How Zoning Screws up Everything

Yale law professor David Schleicher on law and land use

  
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This is my question: can we YIMBY harder? Many people are awakening to the enormous costs of restrictive municipal land use and zoning. But what can we do about it? Most assume that restrictive zoning and skyrocketing housing costs are local issues that require local solutions. But as my guest, David Schleicher, makes clear, that's not really true. A few superstar cities choking off housing supply has huge national implications. It creates massive distortions in labor markets and patterns of interstate labor mobility. This has left us a lot poorer than we'd be if our most productive cities were more relaxed about zoning. But as David points out in his terrific paper, “Stuck: The Law and Economics of Residential Stability,” these distortions also screw up the effectiveness of federal macroeconomic policy, which does additional damage to growth. I'm writing a paper about this stuff and I've actually become more rather than less confused about why the federal government can't directly intervene to remedy a problem that has immense national implications. That's why I wanted to talk to David, my favorite YIMBY law professor. If anybody would know, it'd be him. Along the way we talk about the weirdness of American single-family residential zoning, the “homevoter hypothesis,” and whether the pandemic means that telecommuting is here forever. David Schleicher is Professor of Law at Yale Law School, a New Yorker, and a hell of a nice guy.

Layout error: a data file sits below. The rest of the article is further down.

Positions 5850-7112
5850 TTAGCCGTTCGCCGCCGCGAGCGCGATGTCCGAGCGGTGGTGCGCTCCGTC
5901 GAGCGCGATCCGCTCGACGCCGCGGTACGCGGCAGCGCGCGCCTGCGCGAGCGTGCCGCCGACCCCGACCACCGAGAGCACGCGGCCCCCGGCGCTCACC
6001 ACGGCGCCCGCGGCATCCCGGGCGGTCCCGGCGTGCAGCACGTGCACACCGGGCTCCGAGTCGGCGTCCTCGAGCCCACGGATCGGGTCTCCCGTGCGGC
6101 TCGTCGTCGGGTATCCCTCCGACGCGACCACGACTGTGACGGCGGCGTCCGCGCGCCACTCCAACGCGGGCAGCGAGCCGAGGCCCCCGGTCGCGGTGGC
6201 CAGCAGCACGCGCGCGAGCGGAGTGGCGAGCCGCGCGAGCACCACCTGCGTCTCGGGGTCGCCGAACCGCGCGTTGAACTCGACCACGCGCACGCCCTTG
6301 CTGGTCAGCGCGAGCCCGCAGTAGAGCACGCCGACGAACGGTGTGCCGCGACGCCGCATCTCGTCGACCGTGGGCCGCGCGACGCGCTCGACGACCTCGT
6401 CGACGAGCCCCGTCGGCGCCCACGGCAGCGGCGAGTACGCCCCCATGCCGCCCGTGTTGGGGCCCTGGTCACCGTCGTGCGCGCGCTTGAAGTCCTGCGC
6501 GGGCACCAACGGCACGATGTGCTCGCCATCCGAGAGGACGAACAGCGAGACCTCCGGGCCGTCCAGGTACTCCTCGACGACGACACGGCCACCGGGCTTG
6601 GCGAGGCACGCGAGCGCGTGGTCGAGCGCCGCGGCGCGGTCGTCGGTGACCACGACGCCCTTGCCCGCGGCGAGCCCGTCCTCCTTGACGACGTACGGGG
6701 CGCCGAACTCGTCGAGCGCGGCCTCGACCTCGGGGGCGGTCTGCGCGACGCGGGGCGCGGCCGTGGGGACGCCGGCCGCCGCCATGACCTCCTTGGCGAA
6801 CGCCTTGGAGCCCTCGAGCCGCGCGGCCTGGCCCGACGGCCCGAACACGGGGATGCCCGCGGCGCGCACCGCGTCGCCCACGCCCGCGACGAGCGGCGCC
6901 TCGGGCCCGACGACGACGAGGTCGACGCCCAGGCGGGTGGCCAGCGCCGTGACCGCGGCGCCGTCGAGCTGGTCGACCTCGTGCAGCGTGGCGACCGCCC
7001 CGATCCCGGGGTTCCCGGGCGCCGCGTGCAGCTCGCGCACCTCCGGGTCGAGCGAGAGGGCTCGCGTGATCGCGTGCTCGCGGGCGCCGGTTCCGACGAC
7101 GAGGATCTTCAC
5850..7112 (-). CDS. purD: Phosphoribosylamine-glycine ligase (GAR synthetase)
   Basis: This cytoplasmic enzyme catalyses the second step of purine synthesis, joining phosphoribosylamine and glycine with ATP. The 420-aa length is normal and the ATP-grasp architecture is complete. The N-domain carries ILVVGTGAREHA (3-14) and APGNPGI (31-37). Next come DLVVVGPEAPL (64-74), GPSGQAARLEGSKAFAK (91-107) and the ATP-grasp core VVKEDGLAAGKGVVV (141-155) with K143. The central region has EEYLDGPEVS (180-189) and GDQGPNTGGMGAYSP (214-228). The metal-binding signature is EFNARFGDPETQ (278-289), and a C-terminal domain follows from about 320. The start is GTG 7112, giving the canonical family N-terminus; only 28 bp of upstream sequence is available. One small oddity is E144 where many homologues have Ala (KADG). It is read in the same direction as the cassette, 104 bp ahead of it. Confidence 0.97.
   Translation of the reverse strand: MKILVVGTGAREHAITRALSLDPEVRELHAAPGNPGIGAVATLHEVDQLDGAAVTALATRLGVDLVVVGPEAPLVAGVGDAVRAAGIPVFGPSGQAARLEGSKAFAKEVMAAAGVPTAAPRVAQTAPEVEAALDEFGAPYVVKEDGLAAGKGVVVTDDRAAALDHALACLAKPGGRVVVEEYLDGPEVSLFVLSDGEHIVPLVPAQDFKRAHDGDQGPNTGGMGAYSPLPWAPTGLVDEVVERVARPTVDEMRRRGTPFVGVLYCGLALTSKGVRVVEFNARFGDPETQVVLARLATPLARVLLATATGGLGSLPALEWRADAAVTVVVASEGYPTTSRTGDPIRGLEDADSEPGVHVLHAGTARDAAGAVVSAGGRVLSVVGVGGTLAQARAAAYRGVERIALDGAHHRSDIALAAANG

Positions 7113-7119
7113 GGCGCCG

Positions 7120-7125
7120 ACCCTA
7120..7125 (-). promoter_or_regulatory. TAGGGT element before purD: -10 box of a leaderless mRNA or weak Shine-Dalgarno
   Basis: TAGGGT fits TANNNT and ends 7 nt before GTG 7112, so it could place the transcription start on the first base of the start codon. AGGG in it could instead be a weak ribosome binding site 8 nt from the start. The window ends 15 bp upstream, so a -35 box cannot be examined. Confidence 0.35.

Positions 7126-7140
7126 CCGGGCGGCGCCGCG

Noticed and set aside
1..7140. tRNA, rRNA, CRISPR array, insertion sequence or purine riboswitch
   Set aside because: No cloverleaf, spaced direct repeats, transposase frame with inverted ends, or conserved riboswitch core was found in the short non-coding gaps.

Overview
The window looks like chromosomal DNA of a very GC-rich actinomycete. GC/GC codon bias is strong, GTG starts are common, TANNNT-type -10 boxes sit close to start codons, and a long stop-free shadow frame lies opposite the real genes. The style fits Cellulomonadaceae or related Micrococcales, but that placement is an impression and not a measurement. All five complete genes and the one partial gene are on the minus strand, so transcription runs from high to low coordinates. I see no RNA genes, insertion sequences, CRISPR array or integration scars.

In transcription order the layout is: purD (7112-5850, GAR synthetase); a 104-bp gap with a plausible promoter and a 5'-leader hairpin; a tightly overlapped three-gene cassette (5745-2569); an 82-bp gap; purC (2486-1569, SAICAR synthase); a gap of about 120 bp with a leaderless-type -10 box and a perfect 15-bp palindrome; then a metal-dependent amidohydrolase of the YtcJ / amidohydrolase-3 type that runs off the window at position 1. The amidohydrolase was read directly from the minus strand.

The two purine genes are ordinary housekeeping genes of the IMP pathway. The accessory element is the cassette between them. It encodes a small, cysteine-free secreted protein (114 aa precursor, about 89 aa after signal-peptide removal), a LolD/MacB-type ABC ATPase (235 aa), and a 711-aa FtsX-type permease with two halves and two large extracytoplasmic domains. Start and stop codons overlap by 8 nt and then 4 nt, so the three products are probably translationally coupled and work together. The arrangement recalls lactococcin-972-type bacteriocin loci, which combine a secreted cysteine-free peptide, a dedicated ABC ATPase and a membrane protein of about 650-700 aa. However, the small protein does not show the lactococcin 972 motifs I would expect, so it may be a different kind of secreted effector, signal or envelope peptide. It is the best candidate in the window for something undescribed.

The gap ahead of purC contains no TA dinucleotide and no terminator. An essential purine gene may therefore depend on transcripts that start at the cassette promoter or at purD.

Readings

Stuck: The Law and Economics of Residential Stability” by David Schleicher

Planning an Affordable City,” by Roderick Hills and David Schleicher

City Unplanning,” by David Schleicher

The Homevoter Hypothesis by William Fischel

Zoning and Property Rights by Robert Nelson

Suburban Growth Controls: An Economic and Legal Analysis,” by Robert Ellickson

Segregation by Design by Jessica Trounstine

Zoned in the USA by Sonia Hirt

America’s racist housing rules really can be fixed” by Jerusalem Demsas

Federal Grant Rules and Realities in the Intergovernmental Administrative State: Compliance, Performance, and Politics” by Eloise Passachoff

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